Monday, September 01, 2014
Bio-briquettes: Dollars and centsBY ALVIN BROWN
Career & Education shares with you this week part two of the bio-briquettes article
JERK chicken vendors who use burnt wood as a source of fuel are among those who could use biomass briquettes as an alternative.
Biomass briquettes (or bio-briquettes) are formed by compressing bio-waste, such as paper and garden waste. When burnt, they give off more heat energy than uncompressed bio-waste, with far less air pollution.
Jerk vendors could, therefore, either use it exclusively or to supplement their current sources, especially since coal is hard to get at certain times during the year and the attendant increase in demand causes an increase in the cost.
Small wooden briquetting machines may be bought for use in a single household or small-scale business. This would lead to a reduction in burning uncollected household garbage, while also impacting the rat infestation problem, which has reached alarming proportions in some parts of Jamaica.
Bio-briquettes may also be used in conjunction with coal in a process called co-firing. Co-firing reduces the poisonous emissions that a plant using only coal would generate. It is also possible to create bio-coal briquettes, which are briquettes composed of 20 per cent to 30 per cent biomass and 70 per cent to 80 per cent coal.
This hybrid form of fuel has 1/10 to 1/15 the amount of soot and dust as coal. Biomass burns at a lower temperature than coal and this allows pinholes that increase the surface area of the briquettes, hence increasing the coal's combustibility.
This means that coal consumption could decrease by roughly 20 per cent. However, bio-coal currently costs more to manufacture than raw coal. This, therefore, would not give Jamaica the best price for energy, nor would it be the cleanest energy source available.
Economic benefits of bio-briquettes
Using bio-briquettes will help to create jobs and, most importantly, provide an energy source that is local and sustainable. Bio-briquetting is an alternative that is environmentally friendly and would reduce both pollution and Jamaica's energy bill. A reduced energy bill will serve as a catalyst for job creation and set us on the path to a brighter future.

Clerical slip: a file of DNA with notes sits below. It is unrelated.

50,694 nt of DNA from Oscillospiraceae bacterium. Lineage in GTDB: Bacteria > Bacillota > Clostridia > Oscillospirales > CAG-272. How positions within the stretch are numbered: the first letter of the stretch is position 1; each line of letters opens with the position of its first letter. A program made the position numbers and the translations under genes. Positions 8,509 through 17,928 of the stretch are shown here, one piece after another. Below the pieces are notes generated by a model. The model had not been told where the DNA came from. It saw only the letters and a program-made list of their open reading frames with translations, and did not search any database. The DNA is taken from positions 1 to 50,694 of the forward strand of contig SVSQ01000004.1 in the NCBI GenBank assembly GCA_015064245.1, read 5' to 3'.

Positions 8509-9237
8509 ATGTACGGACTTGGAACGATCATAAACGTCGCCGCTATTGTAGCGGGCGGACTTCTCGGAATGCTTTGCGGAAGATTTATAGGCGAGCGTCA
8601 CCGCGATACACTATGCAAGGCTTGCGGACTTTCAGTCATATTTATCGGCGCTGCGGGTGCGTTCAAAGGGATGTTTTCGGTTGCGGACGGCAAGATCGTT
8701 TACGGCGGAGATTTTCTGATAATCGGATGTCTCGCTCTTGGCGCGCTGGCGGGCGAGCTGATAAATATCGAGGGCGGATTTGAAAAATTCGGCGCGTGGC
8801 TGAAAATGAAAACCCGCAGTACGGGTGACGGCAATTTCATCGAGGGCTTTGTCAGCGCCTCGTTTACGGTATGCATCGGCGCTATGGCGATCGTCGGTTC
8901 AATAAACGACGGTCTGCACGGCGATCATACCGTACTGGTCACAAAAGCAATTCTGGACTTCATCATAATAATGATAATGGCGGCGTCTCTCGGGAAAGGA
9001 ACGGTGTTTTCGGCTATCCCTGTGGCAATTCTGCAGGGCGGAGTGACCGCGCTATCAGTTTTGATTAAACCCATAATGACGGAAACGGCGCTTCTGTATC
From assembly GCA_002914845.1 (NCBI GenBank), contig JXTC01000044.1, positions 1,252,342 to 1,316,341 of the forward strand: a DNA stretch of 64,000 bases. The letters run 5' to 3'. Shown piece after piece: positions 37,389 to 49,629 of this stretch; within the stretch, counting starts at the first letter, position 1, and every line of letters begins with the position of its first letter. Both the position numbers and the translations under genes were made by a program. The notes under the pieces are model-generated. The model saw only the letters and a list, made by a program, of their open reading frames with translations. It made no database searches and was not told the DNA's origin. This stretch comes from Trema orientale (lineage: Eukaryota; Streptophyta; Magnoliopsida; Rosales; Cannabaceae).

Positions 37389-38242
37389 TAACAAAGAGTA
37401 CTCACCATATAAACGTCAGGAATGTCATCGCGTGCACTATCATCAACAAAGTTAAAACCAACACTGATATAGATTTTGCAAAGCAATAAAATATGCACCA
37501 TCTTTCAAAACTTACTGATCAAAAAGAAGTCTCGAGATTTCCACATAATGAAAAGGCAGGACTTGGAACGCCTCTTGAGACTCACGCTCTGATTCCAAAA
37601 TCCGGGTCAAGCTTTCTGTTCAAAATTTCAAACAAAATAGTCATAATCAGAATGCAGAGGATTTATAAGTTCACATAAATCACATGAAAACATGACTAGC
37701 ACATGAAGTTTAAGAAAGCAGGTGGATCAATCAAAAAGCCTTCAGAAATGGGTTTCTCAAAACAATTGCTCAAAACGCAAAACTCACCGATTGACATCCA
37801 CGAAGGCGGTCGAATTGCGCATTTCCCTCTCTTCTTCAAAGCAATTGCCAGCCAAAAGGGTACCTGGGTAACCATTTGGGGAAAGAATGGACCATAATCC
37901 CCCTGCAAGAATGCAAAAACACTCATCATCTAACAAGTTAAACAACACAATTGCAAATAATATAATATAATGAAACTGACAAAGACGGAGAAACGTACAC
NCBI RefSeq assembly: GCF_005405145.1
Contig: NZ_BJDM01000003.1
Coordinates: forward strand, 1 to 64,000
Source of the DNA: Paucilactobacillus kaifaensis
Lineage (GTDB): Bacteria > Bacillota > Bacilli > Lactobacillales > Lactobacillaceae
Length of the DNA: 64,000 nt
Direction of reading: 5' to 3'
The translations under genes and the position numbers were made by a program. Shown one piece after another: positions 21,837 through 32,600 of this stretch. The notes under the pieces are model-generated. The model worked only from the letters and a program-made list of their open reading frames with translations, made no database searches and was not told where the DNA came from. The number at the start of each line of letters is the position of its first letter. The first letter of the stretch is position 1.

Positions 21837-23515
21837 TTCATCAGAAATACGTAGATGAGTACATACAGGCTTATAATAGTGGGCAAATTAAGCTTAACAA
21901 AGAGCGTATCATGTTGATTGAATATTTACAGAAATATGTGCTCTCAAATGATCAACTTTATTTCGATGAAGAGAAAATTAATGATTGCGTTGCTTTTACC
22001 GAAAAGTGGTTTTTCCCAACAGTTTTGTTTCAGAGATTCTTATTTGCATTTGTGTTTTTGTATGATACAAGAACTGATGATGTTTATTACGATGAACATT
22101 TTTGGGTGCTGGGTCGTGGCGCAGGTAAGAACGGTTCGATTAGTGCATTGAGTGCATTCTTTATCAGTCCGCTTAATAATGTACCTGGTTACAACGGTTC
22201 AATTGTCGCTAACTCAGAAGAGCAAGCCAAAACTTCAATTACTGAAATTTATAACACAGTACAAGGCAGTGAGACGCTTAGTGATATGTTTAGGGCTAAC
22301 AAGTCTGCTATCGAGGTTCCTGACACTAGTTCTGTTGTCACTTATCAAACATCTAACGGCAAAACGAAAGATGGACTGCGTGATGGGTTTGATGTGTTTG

Jamaica intends to get 20 per cent of its energy from renewable sources by 2030. According to Jamaica's National Energy Policy 2009-2030, the vision of Jamaica'ss energy sector is "a modern, efficient, diversified and environmentally sustainable energy sector providing affordable and accessible energy supplies with long-term energy security and supported by informed public behaviour on energy issues and an appropriate policy, regulatory and institutional framework". The use of bio-briquettes as an alternate fuel falls in line with this vision.
If Jamaica were to look to coal technology, it would not be meeting a number of the seven goals set out in said policy. One of particular interest is goal 3: "Jamaica realises its energy resource potential through the development of renewable energy sources and enhances its international competitiveness and energy security while reducing its carbon footprint".
Jamaica cannot reduce its carbon footprint while employing coal as a fuel. Coal technology is banned in a number of countries. It is one of the reasons China and America have not yet signed the Kyoto Protocol because they have a large amount of their electricity generation done in coal factories.
Studies have shown that exposure to coal has negative effects on the body's cardiovascular, nervous and respiratory systems. What better way to ensure energy security than by creating your own fuel? Bio-briquettes are a renewable and readily available resource that is waiting to be utilised.
Alvin Brown is an instructor in the Department of Electrical and Computer Engineering, Faculty of Engineering at the St Augustine campus of the University of the West Indies. He can be contacted at Alvin.Brown@sta.uwi.edu.
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